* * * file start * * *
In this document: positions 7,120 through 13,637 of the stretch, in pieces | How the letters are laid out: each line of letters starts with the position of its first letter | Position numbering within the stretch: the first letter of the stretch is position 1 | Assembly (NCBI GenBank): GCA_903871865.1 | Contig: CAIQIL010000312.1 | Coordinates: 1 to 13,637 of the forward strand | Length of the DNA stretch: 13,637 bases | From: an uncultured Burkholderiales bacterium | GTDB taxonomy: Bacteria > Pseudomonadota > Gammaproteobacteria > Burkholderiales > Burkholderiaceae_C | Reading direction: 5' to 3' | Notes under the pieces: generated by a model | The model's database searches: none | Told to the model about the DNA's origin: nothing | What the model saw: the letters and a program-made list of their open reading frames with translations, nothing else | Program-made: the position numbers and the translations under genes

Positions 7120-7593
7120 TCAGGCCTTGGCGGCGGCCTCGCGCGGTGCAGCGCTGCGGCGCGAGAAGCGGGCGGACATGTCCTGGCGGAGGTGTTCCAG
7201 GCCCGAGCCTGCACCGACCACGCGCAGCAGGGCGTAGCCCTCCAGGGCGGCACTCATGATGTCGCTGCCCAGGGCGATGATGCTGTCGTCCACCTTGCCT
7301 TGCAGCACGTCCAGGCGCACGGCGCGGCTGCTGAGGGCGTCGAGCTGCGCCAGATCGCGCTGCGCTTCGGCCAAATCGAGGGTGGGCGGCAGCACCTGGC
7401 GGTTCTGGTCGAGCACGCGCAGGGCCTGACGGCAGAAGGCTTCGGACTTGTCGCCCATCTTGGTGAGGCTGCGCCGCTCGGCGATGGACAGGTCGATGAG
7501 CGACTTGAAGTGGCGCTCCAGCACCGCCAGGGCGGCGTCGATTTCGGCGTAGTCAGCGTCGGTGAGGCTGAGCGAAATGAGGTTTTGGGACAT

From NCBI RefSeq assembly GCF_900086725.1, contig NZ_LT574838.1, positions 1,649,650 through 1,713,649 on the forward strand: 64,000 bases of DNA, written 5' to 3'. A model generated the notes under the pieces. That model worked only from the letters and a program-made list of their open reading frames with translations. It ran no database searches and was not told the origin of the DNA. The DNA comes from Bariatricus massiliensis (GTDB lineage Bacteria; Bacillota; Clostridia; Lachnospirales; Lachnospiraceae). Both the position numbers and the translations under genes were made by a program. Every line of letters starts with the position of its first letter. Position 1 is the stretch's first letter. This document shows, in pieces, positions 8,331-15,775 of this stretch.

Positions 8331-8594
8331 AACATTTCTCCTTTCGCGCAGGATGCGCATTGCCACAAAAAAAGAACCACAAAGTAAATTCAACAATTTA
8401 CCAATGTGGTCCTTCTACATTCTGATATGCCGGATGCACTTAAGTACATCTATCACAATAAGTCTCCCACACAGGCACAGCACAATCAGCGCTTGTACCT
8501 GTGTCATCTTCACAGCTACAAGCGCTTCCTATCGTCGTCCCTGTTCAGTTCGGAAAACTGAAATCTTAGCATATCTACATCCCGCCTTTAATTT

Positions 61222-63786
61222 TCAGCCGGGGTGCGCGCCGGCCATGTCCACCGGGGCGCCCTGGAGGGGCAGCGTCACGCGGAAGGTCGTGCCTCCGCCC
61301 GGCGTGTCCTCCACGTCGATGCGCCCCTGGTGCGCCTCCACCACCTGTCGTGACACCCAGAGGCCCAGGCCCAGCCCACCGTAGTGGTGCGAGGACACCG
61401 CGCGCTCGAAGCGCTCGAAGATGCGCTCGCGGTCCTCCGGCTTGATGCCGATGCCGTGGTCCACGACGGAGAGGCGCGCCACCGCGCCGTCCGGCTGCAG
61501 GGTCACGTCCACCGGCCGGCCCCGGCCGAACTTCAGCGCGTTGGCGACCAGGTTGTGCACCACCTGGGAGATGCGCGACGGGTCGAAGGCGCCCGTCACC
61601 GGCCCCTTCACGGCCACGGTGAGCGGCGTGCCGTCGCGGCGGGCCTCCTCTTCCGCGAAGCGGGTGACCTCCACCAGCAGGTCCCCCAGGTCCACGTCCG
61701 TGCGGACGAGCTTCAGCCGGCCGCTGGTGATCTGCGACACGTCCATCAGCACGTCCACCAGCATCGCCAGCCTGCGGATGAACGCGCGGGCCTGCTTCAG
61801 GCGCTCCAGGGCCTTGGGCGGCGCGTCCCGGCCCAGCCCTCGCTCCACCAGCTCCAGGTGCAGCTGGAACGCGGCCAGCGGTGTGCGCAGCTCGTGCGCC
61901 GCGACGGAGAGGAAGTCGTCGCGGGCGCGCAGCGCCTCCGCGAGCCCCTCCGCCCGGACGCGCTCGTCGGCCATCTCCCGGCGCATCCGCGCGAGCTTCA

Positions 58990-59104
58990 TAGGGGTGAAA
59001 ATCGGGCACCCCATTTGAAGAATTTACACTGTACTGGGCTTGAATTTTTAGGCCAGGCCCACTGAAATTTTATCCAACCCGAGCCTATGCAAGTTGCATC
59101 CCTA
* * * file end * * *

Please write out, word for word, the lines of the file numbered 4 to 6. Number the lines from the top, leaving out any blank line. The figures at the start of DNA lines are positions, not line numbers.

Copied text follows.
7201 GCCCGAGCCTGCACCGACCACGCGCAGCAGGGCGTAGCCCTCCAGGGCGGCACTCATGATGTCGCTGCCCAGGGCGATGATGCTGTCGTCCACCTTGCCT
7301 TGCAGCACGTCCAGGCGCACGGCGCGGCTGCTGAGGGCGTCGAGCTGCGCCAGATCGCGCTGCGCTTCGGCCAAATCGAGGGTGGGCGGCAGCACCTGGC
7401 GGTTCTGGTCGAGCACGCGCAGGGCCTGACGGCAGAAGGCTTCGGACTTGTCGCCCATCTTGGTGAGGCTGCGCCGCTCGGCGATGGACAGGTCGATGAG